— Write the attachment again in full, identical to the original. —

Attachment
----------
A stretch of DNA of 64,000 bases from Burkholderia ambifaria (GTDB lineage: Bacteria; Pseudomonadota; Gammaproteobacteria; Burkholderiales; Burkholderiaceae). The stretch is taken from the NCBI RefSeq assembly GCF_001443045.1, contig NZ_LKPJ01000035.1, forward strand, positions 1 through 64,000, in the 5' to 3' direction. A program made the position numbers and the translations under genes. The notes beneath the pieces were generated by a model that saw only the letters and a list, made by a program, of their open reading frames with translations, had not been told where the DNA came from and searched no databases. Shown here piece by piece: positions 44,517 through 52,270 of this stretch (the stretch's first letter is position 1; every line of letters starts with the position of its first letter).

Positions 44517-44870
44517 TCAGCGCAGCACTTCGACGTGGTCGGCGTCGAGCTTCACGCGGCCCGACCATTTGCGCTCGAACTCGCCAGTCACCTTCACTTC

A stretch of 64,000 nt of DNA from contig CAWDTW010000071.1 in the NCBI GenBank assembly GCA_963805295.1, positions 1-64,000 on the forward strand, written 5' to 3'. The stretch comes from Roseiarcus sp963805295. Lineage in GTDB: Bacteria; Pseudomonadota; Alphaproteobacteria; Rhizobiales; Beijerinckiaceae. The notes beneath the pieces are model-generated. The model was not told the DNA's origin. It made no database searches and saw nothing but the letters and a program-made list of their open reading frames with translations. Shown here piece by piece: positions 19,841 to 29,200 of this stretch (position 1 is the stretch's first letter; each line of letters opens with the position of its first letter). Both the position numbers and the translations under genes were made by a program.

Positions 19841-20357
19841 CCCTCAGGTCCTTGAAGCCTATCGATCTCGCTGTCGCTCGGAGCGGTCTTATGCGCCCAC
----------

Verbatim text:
A stretch of DNA of 64,000 bases from Burkholderia ambifaria (GTDB lineage: Bacteria; Pseudomonadota; Gammaproteobacteria; Burkholderiales; Burkholderiaceae). The stretch is taken from the NCBI RefSeq assembly GCF_001443045.1, contig NZ_LKPJ01000035.1, forward strand, positions 1 through 64,000, in the 5' to 3' direction. A program made the position numbers and the translations under genes. The notes beneath the pieces were generated by a model that saw only the letters and a list, made by a program, of their open reading frames with translations, had not been told where the DNA came from and searched no databases. Shown here piece by piece: positions 44,517 through 52,270 of this stretch (the stretch's first letter is position 1; every line of letters starts with the position of its first letter).

Positions 44517-44870
44517 TCAGCGCAGCACTTCGACGTGGTCGGCGTCGAGCTTCACGCGGCCCGACCATTTGCGCTCGAACTCGCCAGTCACCTTCACTTC

A stretch of 64,000 nt of DNA from contig CAWDTW010000071.1 in the NCBI GenBank assembly GCA_963805295.1, positions 1-64,000 on the forward strand, written 5' to 3'. The stretch comes from Roseiarcus sp963805295. Lineage in GTDB: Bacteria; Pseudomonadota; Alphaproteobacteria; Rhizobiales; Beijerinckiaceae. The notes beneath the pieces are model-generated. The model was not told the DNA's origin. It made no database searches and saw nothing but the letters and a program-made list of their open reading frames with translations. Shown here piece by piece: positions 19,841 to 29,200 of this stretch (position 1 is the stretch's first letter; each line of letters opens with the position of its first letter). Both the position numbers and the translations under genes were made by a program.

Positions 19841-20357
19841 CCCTCAGGTCCTTGAAGCCTATCGATCTCGCTGTCGCTCGGAGCGGTCTTATGCGCCCAC